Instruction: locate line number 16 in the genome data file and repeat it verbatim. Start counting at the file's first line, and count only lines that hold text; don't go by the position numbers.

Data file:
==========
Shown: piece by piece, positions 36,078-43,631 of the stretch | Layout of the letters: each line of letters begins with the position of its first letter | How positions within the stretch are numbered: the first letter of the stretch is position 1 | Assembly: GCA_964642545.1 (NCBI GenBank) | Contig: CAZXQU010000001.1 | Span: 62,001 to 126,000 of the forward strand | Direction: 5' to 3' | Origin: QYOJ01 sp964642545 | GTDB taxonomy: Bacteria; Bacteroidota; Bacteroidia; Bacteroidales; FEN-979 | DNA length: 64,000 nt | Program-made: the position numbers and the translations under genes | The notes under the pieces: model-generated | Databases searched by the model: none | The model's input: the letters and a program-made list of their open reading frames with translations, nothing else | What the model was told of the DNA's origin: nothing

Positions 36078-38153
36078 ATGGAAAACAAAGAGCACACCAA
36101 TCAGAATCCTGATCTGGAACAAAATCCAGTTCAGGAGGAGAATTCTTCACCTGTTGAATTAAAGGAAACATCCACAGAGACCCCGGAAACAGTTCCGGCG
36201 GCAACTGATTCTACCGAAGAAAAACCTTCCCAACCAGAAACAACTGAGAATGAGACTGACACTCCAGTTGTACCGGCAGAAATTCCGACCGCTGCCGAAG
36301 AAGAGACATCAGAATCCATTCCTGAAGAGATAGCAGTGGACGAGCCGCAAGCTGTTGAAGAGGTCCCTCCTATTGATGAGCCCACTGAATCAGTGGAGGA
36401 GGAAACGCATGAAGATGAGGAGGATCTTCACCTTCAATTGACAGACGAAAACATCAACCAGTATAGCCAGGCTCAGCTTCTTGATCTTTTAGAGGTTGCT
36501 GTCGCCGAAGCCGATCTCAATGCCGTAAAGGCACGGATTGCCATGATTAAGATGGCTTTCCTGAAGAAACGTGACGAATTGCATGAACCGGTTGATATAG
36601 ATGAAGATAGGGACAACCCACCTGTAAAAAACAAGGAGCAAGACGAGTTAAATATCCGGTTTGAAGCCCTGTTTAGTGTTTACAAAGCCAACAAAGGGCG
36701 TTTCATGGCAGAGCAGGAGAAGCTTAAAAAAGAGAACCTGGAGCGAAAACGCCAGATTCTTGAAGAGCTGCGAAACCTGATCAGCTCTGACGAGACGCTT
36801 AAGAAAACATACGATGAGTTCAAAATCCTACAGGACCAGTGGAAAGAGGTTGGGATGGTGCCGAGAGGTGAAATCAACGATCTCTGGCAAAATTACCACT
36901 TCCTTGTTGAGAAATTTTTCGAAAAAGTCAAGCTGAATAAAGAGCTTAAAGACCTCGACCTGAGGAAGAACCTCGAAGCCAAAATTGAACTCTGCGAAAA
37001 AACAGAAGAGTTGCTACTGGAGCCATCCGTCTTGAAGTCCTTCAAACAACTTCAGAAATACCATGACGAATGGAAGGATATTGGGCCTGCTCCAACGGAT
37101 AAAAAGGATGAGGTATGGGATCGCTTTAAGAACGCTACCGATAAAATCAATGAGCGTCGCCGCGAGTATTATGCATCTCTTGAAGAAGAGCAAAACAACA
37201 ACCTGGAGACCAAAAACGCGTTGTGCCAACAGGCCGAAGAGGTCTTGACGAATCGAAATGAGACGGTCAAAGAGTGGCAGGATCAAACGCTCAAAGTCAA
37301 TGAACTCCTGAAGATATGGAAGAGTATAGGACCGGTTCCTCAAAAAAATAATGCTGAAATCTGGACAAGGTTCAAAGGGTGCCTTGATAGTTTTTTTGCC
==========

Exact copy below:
37301 TGAACTCCTGAAGATATGGAAGAGTATAGGACCGGTTCCTCAAAAAAATAATGCTGAAATCTGGACAAGGTTCAAAGGGTGCCTTGATAGTTTTTTTGCC